This led me ever-briefly into the Android universe, as I indulged in a dalliance with a first generation Nexus 7. The weight was certainly an improvement, and it didn't get quite as hot, but the display was only so-so, its functionality minimal (as Android has yet to mature as a tablet platform), and dammit, I missed not just that Retina display, but the screen real estate of the full size iPad.
So I got a chance to play with an iPad mini for an extended time at home, which I thought might be a good compromise. I was wrong. The lower-resolution display was simply a no-go, and I still longed for the breathing room my eyes got from the iPad-proper. Back I went. While I now more firmly embraced everything the full iPad was, both its vast array of positives as well as its drawbacks, the original reservations remained.
Last month, Apple announced its new iPad line, with a Retina iPad mini (not yet available) and a new version of its full-size iPad, the iPad Air, so called for obvious reasons: significant reductions in weight and footprint. I got one of the latter (and it took considerable concessions from me to my wife, the terms of which I may or may not ever reveal, but believe me when I say they are serious terms).
The iPad Air is, quite simply, about as close to the realization of the platonic ideal of an iPad as I can imagine is technologically feasible today. Design-wise, it borrows from the build language of the iPad mini, and to good effect. It looks gorgeous and sleek (especially the “space gray” version which I have, which is something considering I've been lately biased toward white iDevices), and like the mini, very inviting for holding. (More on the mini similarity in a minute.)
At first glance, there is the improvement of how much physical space the damn thing takes up. Unlike the shiny black cushiony thing wielded by The Steve on stage in 2010, this immediately looks, well, correct. There is only as much bezel as seems absolutely necessary, and with the significant reduction in width, it no longer seems like a big legal pad in terms of size, but something of a size all its own. It's hard to describe it any other way than "iPad size."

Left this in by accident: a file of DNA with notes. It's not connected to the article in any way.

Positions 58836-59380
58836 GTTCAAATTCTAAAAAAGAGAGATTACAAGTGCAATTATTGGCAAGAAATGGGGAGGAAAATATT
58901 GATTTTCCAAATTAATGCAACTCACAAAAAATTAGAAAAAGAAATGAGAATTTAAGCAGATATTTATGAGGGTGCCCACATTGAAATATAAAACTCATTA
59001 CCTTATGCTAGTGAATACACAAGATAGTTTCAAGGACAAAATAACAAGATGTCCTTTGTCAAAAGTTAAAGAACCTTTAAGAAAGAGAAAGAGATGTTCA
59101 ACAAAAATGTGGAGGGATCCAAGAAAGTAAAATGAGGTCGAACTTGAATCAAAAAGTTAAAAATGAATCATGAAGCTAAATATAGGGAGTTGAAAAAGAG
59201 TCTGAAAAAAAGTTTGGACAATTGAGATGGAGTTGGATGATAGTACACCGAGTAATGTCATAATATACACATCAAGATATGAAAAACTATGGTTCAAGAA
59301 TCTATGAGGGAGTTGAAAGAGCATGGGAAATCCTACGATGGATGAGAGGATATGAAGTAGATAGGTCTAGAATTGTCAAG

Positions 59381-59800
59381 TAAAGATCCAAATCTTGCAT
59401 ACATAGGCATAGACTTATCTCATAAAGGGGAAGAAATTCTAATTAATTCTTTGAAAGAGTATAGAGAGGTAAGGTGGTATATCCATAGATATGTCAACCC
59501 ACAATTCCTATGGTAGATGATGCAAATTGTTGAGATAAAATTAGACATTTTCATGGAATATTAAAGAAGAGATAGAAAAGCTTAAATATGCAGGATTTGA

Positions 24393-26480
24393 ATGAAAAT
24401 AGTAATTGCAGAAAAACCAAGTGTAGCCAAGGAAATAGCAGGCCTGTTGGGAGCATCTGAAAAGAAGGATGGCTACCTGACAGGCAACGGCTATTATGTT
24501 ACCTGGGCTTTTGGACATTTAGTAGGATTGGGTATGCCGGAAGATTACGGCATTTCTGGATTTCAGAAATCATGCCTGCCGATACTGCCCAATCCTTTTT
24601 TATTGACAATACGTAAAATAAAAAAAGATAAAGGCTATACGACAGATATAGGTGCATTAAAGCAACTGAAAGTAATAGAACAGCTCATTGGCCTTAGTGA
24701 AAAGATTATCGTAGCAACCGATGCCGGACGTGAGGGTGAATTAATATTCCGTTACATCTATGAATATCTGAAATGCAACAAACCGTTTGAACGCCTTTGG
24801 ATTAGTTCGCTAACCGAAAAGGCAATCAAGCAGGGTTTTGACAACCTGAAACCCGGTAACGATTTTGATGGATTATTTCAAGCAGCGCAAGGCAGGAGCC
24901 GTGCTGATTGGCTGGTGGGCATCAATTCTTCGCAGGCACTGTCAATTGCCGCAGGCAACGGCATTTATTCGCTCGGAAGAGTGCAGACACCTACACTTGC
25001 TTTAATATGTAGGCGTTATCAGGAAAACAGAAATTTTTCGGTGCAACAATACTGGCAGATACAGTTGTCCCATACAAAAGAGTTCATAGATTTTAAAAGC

In terms of thickness, to recall Monty Python again, it's wafer-thin. Indeed, it feels like it's so thin that it can't possibly have any structural integrity, it must be doomed to snap in half at any moment. Of course it's not, but it's a remarkable feat that this could be one's impression of a freaking computer.
The weight is the big deal, of course. And it really is frighteningly light. Compare it to an iPad 3 or 4 and it's night and day. The older models were never “heavy” in the sense of being unwieldy, but they certainly had heft, and you didn't need to have used an iPad mini to notice this. For wee folks like me, those iPads required at least a little effort to hold up for periods of time, one-handed use being extremely rare.
The heft is no more. Again, it seems like it might be too light, that a stiff breeze or an oscillating fan pointing in my direction might spirit it away. It's a revelation for a device that plays the role I've assigned it, the zen device.
But while the Air is light, for sure, it is not weightless. One-handed use is now an entirely viable option, but it's not optimal. Though, I never found it to be optimal even on the small tablets like the 7 and the mini, as I'm kind of small myself and have RSI problems with my hands and wrists. iPad Air is heavier than these tablets, but its toll on my own hands and wrists is comparable to those devices. And relating to its similarity in build to the mini, the very far edges of the device are ever so slightly sharp, where the front plate ends and the back chassis begins. Since the Air is not weightless, it can sometimes feel like the edges are digging into my hand in certain one-handed holding positions. It's not bad, but an occasional annoyance.
For one-handed use, I'd say the couch or a chair, in general seated positions, are better than reclined positions, or when laying down, for that's when gravity will start to pull the thing toward your head. But don't be sidetracked by an acknowledgement of the fact that this object has mass like any object in this universe. Compared to previous incarnations, it's a dream to hold.
As I mentioned, heat was a big concern for me. I found iPad 3 and 4 both to put out an uncomfortable amount of heat where my left hand held the back, and I would find myself turning it upside down or putting it into a case in certain scenarios (I found I had to do this with the Nexus 7 as well). Writing his review, Tim Stevens said that while the Air is cooler -- and I asked him to clarify this on Twitter -- it still gets quite warm with little difference from the 3 or 4.
This has not been my experience. Doing all the same things on this iPad that I did on the last, it does warm up somewhat, but not at all uncomfortably. I'm delighted by this, and to me it's a major improvement.
I wonder if it's the new top-of-the-line processor in the iPad Air that makes it not need to run as hot as previous models. Either way, the A7 chip is supposed to run circles around its predecessor, and while I have no reason to doubt it, thus far I've not noticed much in the way of performance boost, though I don't play graphically intense games or things like that. I will say, however, that choosing new wallpapers no longer suffers from the multi-second lag that the previous iPad did. So I guess that's something.